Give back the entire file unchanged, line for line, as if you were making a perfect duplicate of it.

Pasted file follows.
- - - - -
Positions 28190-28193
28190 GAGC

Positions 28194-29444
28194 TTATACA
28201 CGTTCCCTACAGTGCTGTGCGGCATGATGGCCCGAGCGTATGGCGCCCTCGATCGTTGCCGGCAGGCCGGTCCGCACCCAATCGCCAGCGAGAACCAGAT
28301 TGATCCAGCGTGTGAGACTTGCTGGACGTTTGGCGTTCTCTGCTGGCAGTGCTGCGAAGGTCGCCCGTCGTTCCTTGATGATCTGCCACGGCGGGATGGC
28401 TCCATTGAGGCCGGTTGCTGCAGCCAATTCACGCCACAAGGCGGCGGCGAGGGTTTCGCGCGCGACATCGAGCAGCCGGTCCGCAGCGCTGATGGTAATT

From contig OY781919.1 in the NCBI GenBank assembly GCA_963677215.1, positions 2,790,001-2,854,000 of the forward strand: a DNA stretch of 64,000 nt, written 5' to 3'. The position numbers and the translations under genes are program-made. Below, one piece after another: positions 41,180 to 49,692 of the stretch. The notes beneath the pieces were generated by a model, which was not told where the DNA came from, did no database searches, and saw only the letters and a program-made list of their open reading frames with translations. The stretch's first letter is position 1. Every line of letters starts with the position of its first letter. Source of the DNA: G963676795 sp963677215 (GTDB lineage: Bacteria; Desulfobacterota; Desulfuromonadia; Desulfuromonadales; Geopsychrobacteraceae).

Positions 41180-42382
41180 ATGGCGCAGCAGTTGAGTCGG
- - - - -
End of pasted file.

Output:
Positions 28190-28193
28190 GAGC

Positions 28194-29444
28194 TTATACA
28201 CGTTCCCTACAGTGCTGTGCGGCATGATGGCCCGAGCGTATGGCGCCCTCGATCGTTGCCGGCAGGCCGGTCCGCACCCAATCGCCAGCGAGAACCAGAT
28301 TGATCCAGCGTGTGAGACTTGCTGGACGTTTGGCGTTCTCTGCTGGCAGTGCTGCGAAGGTCGCCCGTCGTTCCTTGATGATCTGCCACGGCGGGATGGC
28401 TCCATTGAGGCCGGTTGCTGCAGCCAATTCACGCCACAAGGCGGCGGCGAGGGTTTCGCGCGCGACATCGAGCAGCCGGTCCGCAGCGCTGATGGTAATT

From contig OY781919.1 in the NCBI GenBank assembly GCA_963677215.1, positions 2,790,001-2,854,000 of the forward strand: a DNA stretch of 64,000 nt, written 5' to 3'. The position numbers and the translations under genes are program-made. Below, one piece after another: positions 41,180 to 49,692 of the stretch. The notes beneath the pieces were generated by a model, which was not told where the DNA came from, did no database searches, and saw only the letters and a program-made list of their open reading frames with translations. The stretch's first letter is position 1. Every line of letters starts with the position of its first letter. Source of the DNA: G963676795 sp963677215 (GTDB lineage: Bacteria; Desulfobacterota; Desulfuromonadia; Desulfuromonadales; Geopsychrobacteraceae).

Positions 41180-42382
41180 ATGGCGCAGCAGTTGAGTCGG